Living in the modular villages homes

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  #16  
Old 06-22-2011, 06:58 AM
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Originally Posted by Schaumburger View Post
Renting in different villages if one has the time before buying is a very good idea!
Or one could rent in one village for one month and visit different swimming pools every day.
Start in the historical area and work your way down. The first thing you will notice is the further south you go the younger the residents. You will find at least one Village pool where people from one geographic area of the U.S. seem to have come together and that geographic area is famous for its citizens being sarcastic and rude.

When on a pool tour do not stay on the deck get in the water and talk to people. The people that are all wet are EZ to talk to. Plus a lot can be learned about people in the area just by listening to conversations between the people.

Its all about the people not the Village the way I see it.
  #17  
Old 06-22-2011, 08:35 AM
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BaylorBear BaylorBear is offline
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Originally Posted by JohnM View Post
I have heard (rumor) that items such as trash and basic cable are included in the fees (amenities or ?) in the historic section ... is this true? Are you in a CDD ... if yes, don't you have a CDD maintenance fee? If not, are you in Lady Lake and pay Lady Lake taxes?
Sorry for not answering your post sooner, JohnM!! We are in Lady Lake and yes, trash and basic cable are included. You see, my husband's parents lived here for 20+ years. They have both since passed away, and we were grandfathered in on the same deal they had.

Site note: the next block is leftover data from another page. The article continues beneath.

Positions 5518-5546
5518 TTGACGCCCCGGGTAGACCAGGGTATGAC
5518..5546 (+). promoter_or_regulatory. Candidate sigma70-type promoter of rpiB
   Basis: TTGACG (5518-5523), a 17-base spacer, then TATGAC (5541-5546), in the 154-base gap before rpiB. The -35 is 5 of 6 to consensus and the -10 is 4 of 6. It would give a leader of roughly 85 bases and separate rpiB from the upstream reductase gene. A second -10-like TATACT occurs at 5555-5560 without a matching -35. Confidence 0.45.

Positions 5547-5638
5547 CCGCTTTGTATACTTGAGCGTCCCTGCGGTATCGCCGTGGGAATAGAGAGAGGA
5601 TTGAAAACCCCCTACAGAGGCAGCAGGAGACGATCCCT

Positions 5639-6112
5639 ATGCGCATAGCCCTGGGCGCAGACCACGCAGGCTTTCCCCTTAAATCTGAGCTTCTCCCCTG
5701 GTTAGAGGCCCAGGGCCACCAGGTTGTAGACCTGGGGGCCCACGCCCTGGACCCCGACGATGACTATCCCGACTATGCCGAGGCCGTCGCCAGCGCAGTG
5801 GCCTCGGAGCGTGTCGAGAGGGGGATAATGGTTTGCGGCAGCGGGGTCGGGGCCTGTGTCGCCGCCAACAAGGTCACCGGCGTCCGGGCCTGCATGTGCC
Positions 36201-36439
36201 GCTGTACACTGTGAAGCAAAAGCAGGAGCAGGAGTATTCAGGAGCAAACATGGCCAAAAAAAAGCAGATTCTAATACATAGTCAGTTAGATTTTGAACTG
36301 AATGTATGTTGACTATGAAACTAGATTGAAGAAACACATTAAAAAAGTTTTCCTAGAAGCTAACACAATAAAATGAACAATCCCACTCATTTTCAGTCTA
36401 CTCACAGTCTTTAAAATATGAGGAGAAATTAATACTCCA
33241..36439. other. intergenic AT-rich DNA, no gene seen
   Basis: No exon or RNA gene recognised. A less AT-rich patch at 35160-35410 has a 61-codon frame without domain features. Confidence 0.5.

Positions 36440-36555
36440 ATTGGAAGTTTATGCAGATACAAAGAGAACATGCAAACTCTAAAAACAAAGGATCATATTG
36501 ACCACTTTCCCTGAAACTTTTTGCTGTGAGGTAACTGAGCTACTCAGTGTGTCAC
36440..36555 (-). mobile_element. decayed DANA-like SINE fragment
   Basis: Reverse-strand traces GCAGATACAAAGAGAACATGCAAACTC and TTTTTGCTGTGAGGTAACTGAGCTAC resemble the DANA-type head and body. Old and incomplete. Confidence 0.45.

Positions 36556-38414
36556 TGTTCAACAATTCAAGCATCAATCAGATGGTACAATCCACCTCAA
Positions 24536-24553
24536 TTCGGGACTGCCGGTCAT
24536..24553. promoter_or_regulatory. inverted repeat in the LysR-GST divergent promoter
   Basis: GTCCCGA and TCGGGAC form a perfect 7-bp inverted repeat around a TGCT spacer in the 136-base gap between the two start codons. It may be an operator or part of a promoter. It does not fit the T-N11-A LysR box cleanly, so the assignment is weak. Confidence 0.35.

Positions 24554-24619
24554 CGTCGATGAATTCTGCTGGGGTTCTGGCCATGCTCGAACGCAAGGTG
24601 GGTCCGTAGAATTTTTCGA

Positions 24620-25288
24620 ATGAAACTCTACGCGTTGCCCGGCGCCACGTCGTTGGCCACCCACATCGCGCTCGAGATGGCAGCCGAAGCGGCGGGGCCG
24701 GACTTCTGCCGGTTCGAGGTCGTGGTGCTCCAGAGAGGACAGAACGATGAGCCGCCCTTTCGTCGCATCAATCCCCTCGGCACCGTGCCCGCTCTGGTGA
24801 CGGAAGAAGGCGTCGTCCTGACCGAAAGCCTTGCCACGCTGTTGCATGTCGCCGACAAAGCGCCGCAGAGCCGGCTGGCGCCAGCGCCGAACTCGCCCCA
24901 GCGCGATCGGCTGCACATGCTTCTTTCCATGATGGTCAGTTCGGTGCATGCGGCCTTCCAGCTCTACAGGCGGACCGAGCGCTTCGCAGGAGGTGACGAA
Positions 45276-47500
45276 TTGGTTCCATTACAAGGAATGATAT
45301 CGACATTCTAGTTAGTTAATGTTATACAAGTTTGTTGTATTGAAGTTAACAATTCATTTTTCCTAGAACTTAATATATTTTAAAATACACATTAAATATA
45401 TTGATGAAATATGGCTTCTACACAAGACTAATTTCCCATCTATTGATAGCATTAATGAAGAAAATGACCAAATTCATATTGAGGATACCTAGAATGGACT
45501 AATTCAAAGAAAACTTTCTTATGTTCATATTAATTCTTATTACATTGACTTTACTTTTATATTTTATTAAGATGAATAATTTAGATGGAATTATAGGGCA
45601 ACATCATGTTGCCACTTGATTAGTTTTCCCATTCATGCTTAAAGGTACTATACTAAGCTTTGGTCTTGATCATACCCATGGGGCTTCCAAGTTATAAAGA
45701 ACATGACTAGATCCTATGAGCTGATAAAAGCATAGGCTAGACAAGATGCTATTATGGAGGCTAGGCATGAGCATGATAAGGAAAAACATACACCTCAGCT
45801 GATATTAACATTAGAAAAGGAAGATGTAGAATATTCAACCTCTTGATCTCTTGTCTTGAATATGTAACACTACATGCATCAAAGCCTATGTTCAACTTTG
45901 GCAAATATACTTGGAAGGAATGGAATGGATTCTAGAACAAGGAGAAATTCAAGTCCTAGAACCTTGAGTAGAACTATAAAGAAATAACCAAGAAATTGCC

#18  
Old 06-22-2011, 08:45 AM
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Originally Posted by De Lis View Post
My only question is: Will they hold up to a tornado? Will they hold up better than a wood home or a stucco home? Seriously. The rest of the comments, however, sound wonderful!
De Lis, I've had conventional homes damaged by tornados and hurricanes in my lifetime; I've lived in a manufactured/modular home that was within 2 blocks of a tornado here in Austin, TX and not a shingle was ruffled. Our home in Silver Lake has been through 6-8 hurricanes over the years with absolutely no damage to the home. We did lose a palm tree from our front yard, but no damage to home. Plain truth is, if any home/building is a direct hit by a tornado, it's a goner!
  #19  
Old 06-22-2011, 10:23 AM
JohnM JohnM is offline
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Originally Posted by BaylorBear View Post
We are in Lady Lake and yes, trash and basic cable are included. You see, my husband's parents lived here for 20+ years. They have both since passed away, and we were grandfathered in on the same deal they had.
Thanks for your reply ... if you sell, will the new owner also be grandfathered in?
  #20  
Old 06-22-2011, 11:50 AM
ssmith ssmith is offline
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Default don't forget the bridge

One feature I do not like is the golf cart bridge. I do not live there, but as we were exploring, I drove over the bridge and one lady was walking on the bridge and as she crested the hill YIKES! Well, she was ok; but it sure scared me! I would rec that one go over that bridge and check that out. Like all places in TV it is a give and take of what you want and it does sound like there are many advantages to living in that area.
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  #21  
Old 06-22-2011, 12:30 PM
Ohiogirl Ohiogirl is offline